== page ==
Botanical Name: Magnolia x soulangeana
Common Name: Saucer Magnolia
Origin: Garden Origin
Locations: CSE, KN
- Spring Spring
- Summer Summer
- Autumn Autumn
- Winter Winter
- Leaf Leaf
- Bark Bark
- Flower Flower
- Flower Bud Flower Bud
Notable Feature: A deciduous tree noted for its ease of cultivation as well as its early spring flowers, making it one of the most commonly grown magnolias in horticulture today.
Habit: A deciduous, small tree or broad shrub reaching 20 to 25 feet tall with a rounded crown and often grown in a multi-trunked shrubby form. Bark is light gray, mottled, and smooth.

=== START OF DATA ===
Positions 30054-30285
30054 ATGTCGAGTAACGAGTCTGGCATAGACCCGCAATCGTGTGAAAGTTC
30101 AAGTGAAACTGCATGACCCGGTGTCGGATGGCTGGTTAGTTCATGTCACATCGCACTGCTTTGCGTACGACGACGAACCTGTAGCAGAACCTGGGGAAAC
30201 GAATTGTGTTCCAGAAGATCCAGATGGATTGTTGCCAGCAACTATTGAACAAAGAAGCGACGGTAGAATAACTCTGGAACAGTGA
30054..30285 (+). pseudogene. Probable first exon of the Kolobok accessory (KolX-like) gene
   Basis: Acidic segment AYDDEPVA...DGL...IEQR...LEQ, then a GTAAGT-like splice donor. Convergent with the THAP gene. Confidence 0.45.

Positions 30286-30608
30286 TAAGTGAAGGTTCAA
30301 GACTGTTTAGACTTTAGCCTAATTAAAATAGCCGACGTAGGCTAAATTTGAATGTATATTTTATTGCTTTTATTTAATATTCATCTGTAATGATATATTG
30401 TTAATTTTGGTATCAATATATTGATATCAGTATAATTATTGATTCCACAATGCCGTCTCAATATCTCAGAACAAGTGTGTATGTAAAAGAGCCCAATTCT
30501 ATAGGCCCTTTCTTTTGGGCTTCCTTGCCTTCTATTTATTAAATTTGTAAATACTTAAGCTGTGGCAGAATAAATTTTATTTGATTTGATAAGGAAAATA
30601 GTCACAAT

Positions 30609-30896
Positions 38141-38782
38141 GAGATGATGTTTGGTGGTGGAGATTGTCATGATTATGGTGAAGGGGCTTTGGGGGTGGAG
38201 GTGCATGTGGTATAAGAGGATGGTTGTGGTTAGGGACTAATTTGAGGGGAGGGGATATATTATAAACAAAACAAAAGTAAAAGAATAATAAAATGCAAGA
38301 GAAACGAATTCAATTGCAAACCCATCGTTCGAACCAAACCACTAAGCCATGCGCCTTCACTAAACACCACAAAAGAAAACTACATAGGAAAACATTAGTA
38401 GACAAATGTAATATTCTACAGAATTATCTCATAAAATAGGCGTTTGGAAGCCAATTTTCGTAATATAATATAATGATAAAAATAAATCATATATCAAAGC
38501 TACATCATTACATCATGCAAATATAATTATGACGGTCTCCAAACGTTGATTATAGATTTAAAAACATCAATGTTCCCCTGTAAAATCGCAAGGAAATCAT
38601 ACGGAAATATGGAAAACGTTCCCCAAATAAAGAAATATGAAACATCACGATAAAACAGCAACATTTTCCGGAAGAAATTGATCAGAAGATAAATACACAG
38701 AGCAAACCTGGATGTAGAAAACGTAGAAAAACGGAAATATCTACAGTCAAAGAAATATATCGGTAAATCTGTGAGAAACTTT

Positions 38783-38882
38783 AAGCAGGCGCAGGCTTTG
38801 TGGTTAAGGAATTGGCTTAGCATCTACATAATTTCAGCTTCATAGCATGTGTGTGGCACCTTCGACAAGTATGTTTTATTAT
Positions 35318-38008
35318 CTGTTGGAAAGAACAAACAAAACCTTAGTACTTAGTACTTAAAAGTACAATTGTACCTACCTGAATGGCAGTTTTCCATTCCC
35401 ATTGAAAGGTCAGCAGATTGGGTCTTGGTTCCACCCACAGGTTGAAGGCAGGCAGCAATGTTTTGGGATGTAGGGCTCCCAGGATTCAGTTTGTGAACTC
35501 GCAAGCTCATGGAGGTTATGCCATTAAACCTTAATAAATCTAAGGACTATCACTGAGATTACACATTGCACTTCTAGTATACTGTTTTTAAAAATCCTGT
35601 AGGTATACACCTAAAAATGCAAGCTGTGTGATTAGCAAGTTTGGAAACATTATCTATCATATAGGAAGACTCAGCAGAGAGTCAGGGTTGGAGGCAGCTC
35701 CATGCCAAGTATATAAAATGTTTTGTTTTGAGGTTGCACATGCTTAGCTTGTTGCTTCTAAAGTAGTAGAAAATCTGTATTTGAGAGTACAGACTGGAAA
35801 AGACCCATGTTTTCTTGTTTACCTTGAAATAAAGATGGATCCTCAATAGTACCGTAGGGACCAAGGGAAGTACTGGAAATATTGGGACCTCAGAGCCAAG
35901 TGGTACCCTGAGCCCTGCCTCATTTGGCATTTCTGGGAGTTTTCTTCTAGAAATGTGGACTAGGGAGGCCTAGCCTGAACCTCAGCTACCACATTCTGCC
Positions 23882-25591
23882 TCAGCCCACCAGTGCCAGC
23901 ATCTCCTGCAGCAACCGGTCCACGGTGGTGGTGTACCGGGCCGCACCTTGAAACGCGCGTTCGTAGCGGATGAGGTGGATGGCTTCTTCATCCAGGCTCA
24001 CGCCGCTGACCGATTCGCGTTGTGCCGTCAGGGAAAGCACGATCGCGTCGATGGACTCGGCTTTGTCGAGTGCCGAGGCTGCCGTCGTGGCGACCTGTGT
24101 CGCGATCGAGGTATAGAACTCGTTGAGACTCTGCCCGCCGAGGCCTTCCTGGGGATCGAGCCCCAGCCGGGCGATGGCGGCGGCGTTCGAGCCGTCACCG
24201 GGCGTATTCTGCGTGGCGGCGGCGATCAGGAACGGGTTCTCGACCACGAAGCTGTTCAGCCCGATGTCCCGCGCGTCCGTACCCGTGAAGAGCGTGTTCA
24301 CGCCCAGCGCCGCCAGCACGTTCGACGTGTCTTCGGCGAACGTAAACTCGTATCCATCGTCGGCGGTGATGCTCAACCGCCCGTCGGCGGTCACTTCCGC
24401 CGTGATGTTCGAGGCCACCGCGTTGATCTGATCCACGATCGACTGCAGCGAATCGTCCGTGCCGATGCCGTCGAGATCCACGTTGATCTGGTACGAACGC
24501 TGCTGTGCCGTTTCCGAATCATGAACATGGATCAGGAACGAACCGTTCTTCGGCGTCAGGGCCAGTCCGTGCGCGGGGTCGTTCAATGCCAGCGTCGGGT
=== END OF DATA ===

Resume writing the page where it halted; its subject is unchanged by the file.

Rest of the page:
Flower: Flowers emerge on bare limbs in early spring. The saucer-shaped blossoms (4 to 8” in diameter) are pink with white interiors and are a perfect (bisexual) flower. Since it blooms so early in the year, hard freezes or winter winds may quickly kill the buds.
Fruit: A cone-like aggregate of follicles, 2 to 3” long is produced in late summer. The brown fruits split open to expose the orange, interior seeds. They are ornamentally insignificant and rarely produced.
Foliage: Oval-shaped leaves are dark green and shiny and are arranged alternately on the tree twigs. Fall color is a yellowish brown.
Interesting Fact: This hybrid was first bred by French plantsman Etienne Soulange-Bodin (1774-1846). He crossed the Yulan Magnolia (Magnolia denudata) with the Lily Magnolia (Magnolia liliiflora) in 1820 and was highly impressed with the resulting progeny’s first flowering in 1826.